At TSR, thanks in large part to Bill, there were very strict rules not just in the handling of raw text, but in the increasingly lost art of typography. Another TSR alum, Angie Lokotz, typesetter to the stars, reinforced and helped maintain a style guide that I doubt would be recognizable to more than a handful of editors currently plying their trade, even in the big New York houses, who you’d think would know better.
I started thinking this post would be a primer on some of those rules for word breaks, stacks, widows and orphans, and so on, a paean to a time when quality of presentation mattered, but I didn’t want to begin the year on a whiny sort of “you’re not as good/smart/caring as me” note.
You know me. I like to keep it positive.
So rather than out editors I might want to work with one day for careless orphans, beat up a potential employer/client for dropped ligatures, or take one of the best selling books in the history of modern publishing to task for missing folios, I thought it better to recommend some essential reference books that no author or editor should be without. All of the other books I’ve recommended here are just that: recommendations. In the case of these three books, though, consider it an order, a moral imperative. You simply must have these non-optional tools, which are as important to you and your writing as a computer and your brain. If you have a bookstore gift card burning a hole in your post-holiday pocket, buy them. If you’re broke and writing your novel J.K. Rowling-style on used napkins, steal them. I don’t care how you do it, you must have these books.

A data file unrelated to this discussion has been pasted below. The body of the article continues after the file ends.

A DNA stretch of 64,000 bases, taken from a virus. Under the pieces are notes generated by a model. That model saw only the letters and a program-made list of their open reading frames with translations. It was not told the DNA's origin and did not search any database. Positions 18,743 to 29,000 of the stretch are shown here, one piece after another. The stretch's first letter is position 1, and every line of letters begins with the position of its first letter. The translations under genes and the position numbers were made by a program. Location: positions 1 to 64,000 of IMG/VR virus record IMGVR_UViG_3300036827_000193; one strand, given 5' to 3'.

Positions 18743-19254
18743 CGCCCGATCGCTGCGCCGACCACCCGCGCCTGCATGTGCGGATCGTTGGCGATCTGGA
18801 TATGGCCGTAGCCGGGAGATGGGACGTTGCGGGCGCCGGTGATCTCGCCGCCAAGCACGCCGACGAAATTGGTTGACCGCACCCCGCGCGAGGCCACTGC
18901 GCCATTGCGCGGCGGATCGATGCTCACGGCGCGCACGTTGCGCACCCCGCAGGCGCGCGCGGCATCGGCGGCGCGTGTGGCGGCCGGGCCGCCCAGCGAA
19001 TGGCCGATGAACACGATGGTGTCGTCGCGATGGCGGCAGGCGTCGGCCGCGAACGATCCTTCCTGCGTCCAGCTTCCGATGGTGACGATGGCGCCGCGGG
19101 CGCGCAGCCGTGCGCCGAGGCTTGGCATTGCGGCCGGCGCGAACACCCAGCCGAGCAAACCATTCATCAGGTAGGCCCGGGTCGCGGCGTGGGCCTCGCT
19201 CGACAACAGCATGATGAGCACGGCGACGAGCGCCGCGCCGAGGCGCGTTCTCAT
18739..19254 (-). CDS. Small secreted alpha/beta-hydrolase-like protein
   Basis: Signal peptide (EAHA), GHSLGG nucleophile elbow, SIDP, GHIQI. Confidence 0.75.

I’ve had a few authors tell me, “I don’t always agree with Chicago,” and what I really hear when someone says that is, “I thought I knew the rule, was wrong, and don’t want to admit it or change my bad habits.”
English is a living language, and rules can change on you, and certain things are open to interpretation, but that’s actually lots more rare than most people think. There really are rules to the language, and choosing to break them for effect is one thing, not knowing them in the first place, not caring enough to learn them, is another thing entirely. And that other thing is rank laziness.